Guide To How Much You Should Save From Each Paycheck

By Janet Siroto · November 21, 2023 · 10 minute read

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Guide To How Much You Should Save From Each Paycheck

Sure, you know you should be saving money, but, if you’re like many people, you’re not sure exactly how much to be stashing away. Some people put $100 per paycheck away and feel pretty proud of that; others will be able to set aside 10 times that amount. Still others will use a percentage, typically saving 10% to 30% of their salary.

In this guide, you’ll learn more about how much of your paycheck you should save. Many experts recommend 20% of your paycheck toward your total savings, which includes retirement, short-term savings, and any other savings goals. But exactly how much you should save each month, however, will depend on a number of factors, including your goals, current income and living expenses.

Key Points

•   Financial experts recommend saving between 10% and 30% of your salary, with 20% being a common figure.

•   The 50/30/20 rule suggests allocating 20% of your take-home income to savings, including retirement, short-term savings, and other goals, such as debt repayment beyond the minimum due.

•   The amount to save from each paycheck depends on factors like goals, current income, and living expenses.

•   Saving for an emergency fund, retirement, and other goals are important savings objectives.

•   Cutting spending, automating savings, and choosing the right savings account can help increase savings.

How Much of Your Paycheck Should You Save?

When it comes to what percentage of income to save for future expenses, financial advice can vary depending on where you look. Some experts suggest saving as little as 10% of each paycheck, while others might suggest 30% or more.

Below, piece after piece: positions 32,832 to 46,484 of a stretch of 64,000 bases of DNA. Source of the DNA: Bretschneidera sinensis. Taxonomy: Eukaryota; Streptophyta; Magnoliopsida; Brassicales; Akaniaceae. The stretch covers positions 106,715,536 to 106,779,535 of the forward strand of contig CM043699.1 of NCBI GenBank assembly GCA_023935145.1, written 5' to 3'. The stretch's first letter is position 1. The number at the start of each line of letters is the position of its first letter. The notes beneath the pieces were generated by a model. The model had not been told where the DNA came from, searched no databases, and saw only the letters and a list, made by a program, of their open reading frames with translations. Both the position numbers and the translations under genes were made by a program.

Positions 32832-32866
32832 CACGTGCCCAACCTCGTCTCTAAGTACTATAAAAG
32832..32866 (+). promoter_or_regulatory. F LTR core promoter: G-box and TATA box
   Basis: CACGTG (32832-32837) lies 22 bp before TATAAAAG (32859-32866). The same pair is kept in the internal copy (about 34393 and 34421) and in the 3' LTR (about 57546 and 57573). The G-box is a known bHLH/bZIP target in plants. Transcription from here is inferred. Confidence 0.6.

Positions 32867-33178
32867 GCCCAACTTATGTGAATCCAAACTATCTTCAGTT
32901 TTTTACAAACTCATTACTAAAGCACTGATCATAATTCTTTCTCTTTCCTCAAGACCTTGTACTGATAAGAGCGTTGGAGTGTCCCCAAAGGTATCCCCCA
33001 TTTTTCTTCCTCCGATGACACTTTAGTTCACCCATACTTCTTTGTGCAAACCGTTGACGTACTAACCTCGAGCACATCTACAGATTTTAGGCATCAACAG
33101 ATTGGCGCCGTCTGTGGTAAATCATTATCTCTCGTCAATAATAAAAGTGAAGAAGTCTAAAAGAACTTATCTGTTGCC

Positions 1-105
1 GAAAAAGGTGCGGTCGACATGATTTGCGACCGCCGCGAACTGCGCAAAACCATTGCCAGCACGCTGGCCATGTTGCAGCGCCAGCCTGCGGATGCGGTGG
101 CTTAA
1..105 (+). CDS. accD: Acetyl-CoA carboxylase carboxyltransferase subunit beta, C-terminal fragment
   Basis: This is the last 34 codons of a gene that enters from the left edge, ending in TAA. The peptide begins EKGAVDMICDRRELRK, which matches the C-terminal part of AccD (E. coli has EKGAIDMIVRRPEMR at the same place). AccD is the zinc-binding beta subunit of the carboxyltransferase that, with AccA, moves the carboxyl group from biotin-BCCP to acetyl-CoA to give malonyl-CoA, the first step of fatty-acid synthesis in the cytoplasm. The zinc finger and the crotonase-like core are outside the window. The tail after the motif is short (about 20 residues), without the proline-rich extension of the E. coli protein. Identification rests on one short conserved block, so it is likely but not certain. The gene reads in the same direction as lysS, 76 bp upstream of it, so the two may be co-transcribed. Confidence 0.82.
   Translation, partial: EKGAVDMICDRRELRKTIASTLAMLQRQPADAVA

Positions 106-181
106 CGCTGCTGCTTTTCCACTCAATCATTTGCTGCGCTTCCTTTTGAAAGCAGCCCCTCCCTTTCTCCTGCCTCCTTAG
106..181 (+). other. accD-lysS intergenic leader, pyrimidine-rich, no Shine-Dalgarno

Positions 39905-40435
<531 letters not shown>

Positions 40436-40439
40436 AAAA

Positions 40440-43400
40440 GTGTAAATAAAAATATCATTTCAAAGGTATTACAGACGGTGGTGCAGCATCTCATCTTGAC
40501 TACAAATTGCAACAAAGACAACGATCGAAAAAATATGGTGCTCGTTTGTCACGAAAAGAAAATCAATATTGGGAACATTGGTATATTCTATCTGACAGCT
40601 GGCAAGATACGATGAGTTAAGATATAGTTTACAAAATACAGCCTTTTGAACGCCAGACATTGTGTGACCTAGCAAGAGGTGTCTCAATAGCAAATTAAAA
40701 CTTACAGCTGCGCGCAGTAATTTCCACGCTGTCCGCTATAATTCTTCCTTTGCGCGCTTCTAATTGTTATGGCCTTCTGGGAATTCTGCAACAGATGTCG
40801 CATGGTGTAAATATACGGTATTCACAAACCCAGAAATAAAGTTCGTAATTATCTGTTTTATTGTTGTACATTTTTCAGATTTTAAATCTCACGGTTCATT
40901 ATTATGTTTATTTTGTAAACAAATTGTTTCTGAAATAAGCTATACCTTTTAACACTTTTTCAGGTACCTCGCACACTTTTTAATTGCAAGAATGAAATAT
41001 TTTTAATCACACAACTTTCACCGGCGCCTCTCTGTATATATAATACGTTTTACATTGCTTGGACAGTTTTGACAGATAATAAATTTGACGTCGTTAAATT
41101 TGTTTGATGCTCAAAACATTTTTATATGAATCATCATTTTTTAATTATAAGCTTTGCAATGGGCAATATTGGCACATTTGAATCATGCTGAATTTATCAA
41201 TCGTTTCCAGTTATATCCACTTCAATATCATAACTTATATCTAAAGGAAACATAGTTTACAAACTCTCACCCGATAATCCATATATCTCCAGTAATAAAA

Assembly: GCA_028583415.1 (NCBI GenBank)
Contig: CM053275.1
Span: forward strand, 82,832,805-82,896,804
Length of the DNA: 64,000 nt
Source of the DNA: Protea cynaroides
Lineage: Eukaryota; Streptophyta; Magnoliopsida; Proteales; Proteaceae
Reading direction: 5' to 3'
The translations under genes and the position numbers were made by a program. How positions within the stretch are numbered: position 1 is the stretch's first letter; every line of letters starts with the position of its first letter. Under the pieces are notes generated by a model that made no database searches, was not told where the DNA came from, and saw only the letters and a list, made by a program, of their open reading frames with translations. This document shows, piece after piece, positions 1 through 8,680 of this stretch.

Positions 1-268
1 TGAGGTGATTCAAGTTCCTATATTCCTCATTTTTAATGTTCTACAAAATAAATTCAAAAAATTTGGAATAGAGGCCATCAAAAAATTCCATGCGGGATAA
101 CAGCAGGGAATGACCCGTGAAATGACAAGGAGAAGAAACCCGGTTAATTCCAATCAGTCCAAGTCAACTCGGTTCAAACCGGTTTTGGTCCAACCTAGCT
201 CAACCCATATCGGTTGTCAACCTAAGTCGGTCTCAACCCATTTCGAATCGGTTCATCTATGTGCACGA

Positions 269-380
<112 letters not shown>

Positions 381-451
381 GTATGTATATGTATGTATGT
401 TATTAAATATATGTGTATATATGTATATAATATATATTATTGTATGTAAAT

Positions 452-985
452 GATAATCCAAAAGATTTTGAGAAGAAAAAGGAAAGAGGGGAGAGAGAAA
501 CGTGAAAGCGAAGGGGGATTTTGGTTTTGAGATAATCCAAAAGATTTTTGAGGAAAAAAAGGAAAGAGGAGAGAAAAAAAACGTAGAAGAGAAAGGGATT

For some people who are living paycheck to paycheck, the answer to “How much of my income should I save?” may be lower still. It may be wiser to simply come up with a set amount (say, $25 to $50) to deposit into savings.

Rules of Thumb

According to the 50/30/20 rule of budgeting, 50% of your take-home income should go to essentials, 30% to nonessentials, and 20% to saving for future goals (including debt repayment beyond the minimum).

The right amount for you to save from each paycheck will depend on your income, your fixed expenses, as well as your short- and long-term financial goals.

If, for instance, you are a recent grad living at home for a while and your living expenses are very low, you may be able to save a much higher percentage for the time being.

Or, if you have a sizable credit card balance, you might pump money towards paying that off. In this situation, you might minimize or even pause the amount saved while getting that debt eliminated.

Calculating Percentages From Your Paycheck

To figure out how much to save from each paycheck, you’ll need to consider a few factors. The right amount will depend on your income, your fixed expenses, as well as your short- and long-term financial goals.

•   For example, if the cost of living is high in your state or local area, you may need to spend more than half of your take-home pay on living expenses, making it hard to put 20% of each paycheck into savings.

•   On the other hand, if your goal is to buy a home in two years, you may need to put more than 20% percent of your paycheck into savings in order to have your down payment in that timeline.

•   If you want to retire early, you may need to put more of your income towards retirement every month than the average worker.

Recommended: Check out the 50/30/20 budget calculator to see a breakdown of your money.

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4 Important Savings Goals to Work Toward

While it’s widely recognized that saving can be a good idea, it can be helpful to really think about what it is you are saving for. Having a few specific goals in mind can help you determine how much you should save from each paycheck as well as motivate you.

Here are some common savings goals that can help you build financial wellness.

1. Emergency Fund

Yes, it can be hard to save money, but one of the most important priorities is to sock away money (even if just a little) regularly into an emergency fund.

An emergency fund is a bundle of easily accessible cash that could help you handle a financial curveball, such as a job loss, medical emergency, or big ticket car or home repair.

Having this back-up fund in place can help ensure that you never have to rely on credit cards to make ends meet.